PUBLIC anger will not be abated until elected representatives who attended the Clifden golf dinner, including Senator Jerry Buttimer, resign their seats.
That is according to Fine Gael councillor and former lord mayor Des Cahill. He said that while Dara Calleary had resigned as agriculture minister and Mr Buttimer had stepped down as leas- chathaoirleach of the Seanad, he believes the public feels that they and other elected representatives who attended should give up their seats.
They were among more than 80 people who attended a dinner in Clifden last Wednesday to mark the 50th anniversary of the Oireachtas Golf Society.
The event was also attended by EU trade commissioner Phil Hogan, and Supreme Court judge Seamus Woulfe. Their positions are now under pressure.
“It is going to be very hard for the public to tolerate unless there is a round of resignations,” Mr Cahill said. “When the public’s trust is gone, you have to go.”
He said the Clifden dinner was a “bridge too far” for an Irish public fed up with the limitations on their lives brought about by the Covid-19 pandemic.
He made the comments as pressure continued to mount on the embattled commissioner last night, and ahead of a request today by Taoiseach Micheál Martin to the Ceann Comhairle to have the Dáil recalled. The Dáil had not been due to return until September 15.
Mr Martin and Tánaiste Leo Varadkar asked Mr Hogan to consider his position over the weekend, as the Government cannot fire him. However, a spokesperson for Mr Hogan said at lunchtime yesterday that he would not be resigning.
The commissioner made an apology yesterday, saying: “I acknowledge my actions have touched a nerve for the people of Ireland, something for which I am profoundly sorry. I fully realise the unnecessary stress, risk and offence caused to the people of Ireland by my attendance at such an event, at such a difficult time for all, and I am extremely sorry for this.”
He added: “I acknowledge that the issue is far greater than compliance with rules and regulations and adherence to legalities and procedures. All of us must display solidarity as we try to stamp out this common plague. I thus offer this fulsome and profound apology, at this difficult time for all people, as the world as a whole combats Covid-19.”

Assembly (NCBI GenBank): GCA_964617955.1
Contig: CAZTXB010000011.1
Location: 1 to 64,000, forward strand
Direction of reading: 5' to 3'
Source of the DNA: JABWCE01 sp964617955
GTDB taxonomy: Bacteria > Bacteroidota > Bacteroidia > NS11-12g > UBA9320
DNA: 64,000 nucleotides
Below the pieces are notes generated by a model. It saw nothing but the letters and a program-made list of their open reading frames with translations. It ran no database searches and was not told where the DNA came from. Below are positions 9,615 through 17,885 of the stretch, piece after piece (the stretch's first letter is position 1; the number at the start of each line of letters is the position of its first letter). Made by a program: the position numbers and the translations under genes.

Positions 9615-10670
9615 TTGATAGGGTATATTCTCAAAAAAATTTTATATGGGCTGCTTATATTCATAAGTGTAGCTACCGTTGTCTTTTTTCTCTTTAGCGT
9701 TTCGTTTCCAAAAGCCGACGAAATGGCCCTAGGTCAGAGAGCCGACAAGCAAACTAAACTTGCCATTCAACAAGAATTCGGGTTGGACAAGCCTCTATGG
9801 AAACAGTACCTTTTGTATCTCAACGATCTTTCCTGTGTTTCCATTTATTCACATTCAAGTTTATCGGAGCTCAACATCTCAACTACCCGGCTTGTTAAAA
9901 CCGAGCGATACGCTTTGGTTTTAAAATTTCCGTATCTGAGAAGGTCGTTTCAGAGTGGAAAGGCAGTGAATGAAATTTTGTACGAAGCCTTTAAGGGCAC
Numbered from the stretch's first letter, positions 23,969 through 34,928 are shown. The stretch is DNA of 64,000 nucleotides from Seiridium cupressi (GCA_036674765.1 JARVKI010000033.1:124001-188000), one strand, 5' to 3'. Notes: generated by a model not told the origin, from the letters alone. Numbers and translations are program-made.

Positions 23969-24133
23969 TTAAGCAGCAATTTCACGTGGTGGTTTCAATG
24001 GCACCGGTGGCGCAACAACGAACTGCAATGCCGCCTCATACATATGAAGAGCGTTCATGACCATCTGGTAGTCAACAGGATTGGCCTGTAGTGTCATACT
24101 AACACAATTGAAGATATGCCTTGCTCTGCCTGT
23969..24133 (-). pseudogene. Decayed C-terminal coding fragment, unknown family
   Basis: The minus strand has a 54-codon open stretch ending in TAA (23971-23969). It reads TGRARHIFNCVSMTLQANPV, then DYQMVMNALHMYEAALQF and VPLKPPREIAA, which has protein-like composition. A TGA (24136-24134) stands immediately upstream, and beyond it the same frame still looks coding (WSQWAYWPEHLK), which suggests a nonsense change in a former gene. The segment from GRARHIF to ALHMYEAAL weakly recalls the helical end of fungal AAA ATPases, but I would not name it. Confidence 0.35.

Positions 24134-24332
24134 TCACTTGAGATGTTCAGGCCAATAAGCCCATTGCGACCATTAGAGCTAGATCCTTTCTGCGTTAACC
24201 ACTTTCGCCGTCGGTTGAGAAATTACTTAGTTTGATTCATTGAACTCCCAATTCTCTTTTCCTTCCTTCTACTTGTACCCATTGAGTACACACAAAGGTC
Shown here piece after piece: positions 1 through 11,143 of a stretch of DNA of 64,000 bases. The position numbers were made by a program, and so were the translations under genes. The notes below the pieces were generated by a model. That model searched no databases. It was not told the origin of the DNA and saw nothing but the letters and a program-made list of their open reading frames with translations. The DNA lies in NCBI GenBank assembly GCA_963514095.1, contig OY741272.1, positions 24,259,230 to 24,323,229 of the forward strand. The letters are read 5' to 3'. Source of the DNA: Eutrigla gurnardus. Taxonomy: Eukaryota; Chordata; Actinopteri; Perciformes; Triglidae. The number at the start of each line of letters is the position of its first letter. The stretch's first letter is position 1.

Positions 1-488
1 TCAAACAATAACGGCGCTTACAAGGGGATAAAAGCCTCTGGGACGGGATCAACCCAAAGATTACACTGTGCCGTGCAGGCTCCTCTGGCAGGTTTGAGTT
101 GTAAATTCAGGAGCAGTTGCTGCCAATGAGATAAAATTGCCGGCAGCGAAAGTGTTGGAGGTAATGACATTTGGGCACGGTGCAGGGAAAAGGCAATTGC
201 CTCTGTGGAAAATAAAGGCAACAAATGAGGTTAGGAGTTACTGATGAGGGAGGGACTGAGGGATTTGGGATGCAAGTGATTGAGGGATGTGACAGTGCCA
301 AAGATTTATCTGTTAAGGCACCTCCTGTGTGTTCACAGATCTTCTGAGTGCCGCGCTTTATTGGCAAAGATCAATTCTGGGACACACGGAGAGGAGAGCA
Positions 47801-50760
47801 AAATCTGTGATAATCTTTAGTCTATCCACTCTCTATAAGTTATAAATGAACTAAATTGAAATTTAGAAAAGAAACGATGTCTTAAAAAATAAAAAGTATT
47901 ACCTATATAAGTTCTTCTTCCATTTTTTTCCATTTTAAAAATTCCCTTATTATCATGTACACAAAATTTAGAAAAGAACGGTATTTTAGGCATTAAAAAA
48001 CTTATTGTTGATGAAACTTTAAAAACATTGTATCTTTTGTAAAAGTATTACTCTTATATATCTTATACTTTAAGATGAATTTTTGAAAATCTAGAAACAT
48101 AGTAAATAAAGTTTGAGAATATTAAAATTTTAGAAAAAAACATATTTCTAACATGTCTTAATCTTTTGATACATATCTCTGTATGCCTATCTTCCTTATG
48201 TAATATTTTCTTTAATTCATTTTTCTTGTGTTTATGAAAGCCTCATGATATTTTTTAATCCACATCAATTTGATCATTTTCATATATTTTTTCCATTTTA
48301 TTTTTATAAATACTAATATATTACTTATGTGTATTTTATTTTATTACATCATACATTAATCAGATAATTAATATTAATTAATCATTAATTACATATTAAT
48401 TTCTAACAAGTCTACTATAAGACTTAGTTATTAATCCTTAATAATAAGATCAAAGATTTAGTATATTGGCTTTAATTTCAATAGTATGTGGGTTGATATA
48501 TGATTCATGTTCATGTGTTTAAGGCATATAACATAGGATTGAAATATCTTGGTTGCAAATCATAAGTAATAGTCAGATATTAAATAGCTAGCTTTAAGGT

However, the controversy continued to hang over Mr Hogan last night, after a spokesperson confirmed that he had travelled from Kilkenny to visit his apartment in locked-down Kildare to collect “personal belongings and essential work documents” before travelling to Clifden.
Earlier yesterday, Mr Varadkar told RTÉ Radio 1 the apology had helped but Mr Hogan should go further and explain his movements around Ireland. Gardaí are investigating whether the dinner at the Station House Hotel in Clifden, Co Galway, on Wednesday night breached coronavirus regulations.
The issue continues to dominate the political agenda as families prepare for the reopening of schools this week.
Sinn Féin TD Donnchadh Ó Laoghaire welcomed the decision to recall the Dáil but said it would have been preferable to do so this week, ahead of the reopening of schools. “Children are going back to school this week,” he said. “I think it is very important that this happens but it has to be safe and sustainable.
“There are so many questions about school transport and about children, their relatives, or school staff who may be high risk.”
In relation to the Clifden dinner, he said: “There are still people, including Mr Hogan, who have questions to answer.”
Deputy Holly Cairns of the Social Democrats also welcomed the decision to have the Dáil recalled. However, she said she was confused as to why the plan is to wait until after schools return for this to happen.
“People’s trust has been eroded in the middle of a pandemic,” she said. “It does not seem fair that people can break the guidelines when they are the ones making the rules.”
The Government said last Tuesday that it would reduce the number of people allowed to gather, in a bid to reduce the rate of spread of Covid-19.
Tables in restaurants should not exceed six people, from no more than three households, and no more than 50 people should gather indoors.